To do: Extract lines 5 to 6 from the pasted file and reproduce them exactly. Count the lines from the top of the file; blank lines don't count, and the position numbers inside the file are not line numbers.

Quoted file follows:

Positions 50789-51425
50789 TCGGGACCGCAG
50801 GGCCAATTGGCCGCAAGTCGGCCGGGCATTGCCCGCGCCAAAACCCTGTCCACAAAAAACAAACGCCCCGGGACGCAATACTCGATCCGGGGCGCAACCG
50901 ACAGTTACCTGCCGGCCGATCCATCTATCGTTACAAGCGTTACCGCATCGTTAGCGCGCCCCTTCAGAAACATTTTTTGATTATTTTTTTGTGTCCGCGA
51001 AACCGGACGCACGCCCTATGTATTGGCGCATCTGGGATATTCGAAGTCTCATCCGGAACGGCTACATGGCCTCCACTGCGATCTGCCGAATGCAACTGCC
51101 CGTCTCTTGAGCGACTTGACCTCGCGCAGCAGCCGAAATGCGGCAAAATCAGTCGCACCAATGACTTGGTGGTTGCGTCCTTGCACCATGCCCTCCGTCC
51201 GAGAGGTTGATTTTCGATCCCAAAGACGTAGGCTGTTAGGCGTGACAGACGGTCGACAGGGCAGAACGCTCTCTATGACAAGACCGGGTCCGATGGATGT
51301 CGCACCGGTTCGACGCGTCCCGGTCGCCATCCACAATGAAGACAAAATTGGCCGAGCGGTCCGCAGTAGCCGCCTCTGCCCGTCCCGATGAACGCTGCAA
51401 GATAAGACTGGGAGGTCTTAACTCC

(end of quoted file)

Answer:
51001 AACCGGACGCACGCCCTATGTATTGGCGCATCTGGGATATTCGAAGTCTCATCCGGAACGGCTACATGGCCTCCACTGCGATCTGCCGAATGCAACTGCC
51101 CGTCTCTTGAGCGACTTGACCTCGCGCAGCAGCCGAAATGCGGCAAAATCAGTCGCACCAATGACTTGGTGGTTGCGTCCTTGCACCATGCCCTCCGTCC